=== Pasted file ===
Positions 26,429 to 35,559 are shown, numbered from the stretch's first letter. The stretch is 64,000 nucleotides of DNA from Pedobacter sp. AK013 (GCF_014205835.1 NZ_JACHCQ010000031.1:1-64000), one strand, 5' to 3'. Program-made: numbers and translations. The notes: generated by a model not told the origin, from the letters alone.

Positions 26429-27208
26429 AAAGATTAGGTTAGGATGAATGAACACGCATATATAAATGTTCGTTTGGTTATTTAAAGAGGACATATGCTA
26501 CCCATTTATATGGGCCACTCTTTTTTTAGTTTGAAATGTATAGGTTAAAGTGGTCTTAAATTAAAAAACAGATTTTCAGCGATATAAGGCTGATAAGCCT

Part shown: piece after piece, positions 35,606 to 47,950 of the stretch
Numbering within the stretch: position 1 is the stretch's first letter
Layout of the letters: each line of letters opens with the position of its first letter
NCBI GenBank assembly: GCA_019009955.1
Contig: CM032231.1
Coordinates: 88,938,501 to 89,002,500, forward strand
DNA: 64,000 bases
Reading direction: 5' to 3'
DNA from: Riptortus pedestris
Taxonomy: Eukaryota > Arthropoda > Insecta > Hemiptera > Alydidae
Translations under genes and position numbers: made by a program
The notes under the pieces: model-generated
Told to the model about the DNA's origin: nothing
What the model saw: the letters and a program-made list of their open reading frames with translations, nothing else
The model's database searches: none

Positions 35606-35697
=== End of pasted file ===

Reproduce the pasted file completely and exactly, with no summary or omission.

Positions 26,429 to 35,559 are shown, numbered from the stretch's first letter. The stretch is 64,000 nucleotides of DNA from Pedobacter sp. AK013 (GCF_014205835.1 NZ_JACHCQ010000031.1:1-64000), one strand, 5' to 3'. Program-made: numbers and translations. The notes: generated by a model not told the origin, from the letters alone.

Positions 26429-27208
26429 AAAGATTAGGTTAGGATGAATGAACACGCATATATAAATGTTCGTTTGGTTATTTAAAGAGGACATATGCTA
26501 CCCATTTATATGGGCCACTCTTTTTTTAGTTTGAAATGTATAGGTTAAAGTGGTCTTAAATTAAAAAACAGATTTTCAGCGATATAAGGCTGATAAGCCT

Part shown: piece after piece, positions 35,606 to 47,950 of the stretch
Numbering within the stretch: position 1 is the stretch's first letter
Layout of the letters: each line of letters opens with the position of its first letter
NCBI GenBank assembly: GCA_019009955.1
Contig: CM032231.1
Coordinates: 88,938,501 to 89,002,500, forward strand
DNA: 64,000 bases
Reading direction: 5' to 3'
DNA from: Riptortus pedestris
Taxonomy: Eukaryota > Arthropoda > Insecta > Hemiptera > Alydidae
Translations under genes and position numbers: made by a program
The notes under the pieces: model-generated
Told to the model about the DNA's origin: nothing
What the model saw: the letters and a program-made list of their open reading frames with translations, nothing else
The model's database searches: none

Positions 35606-35697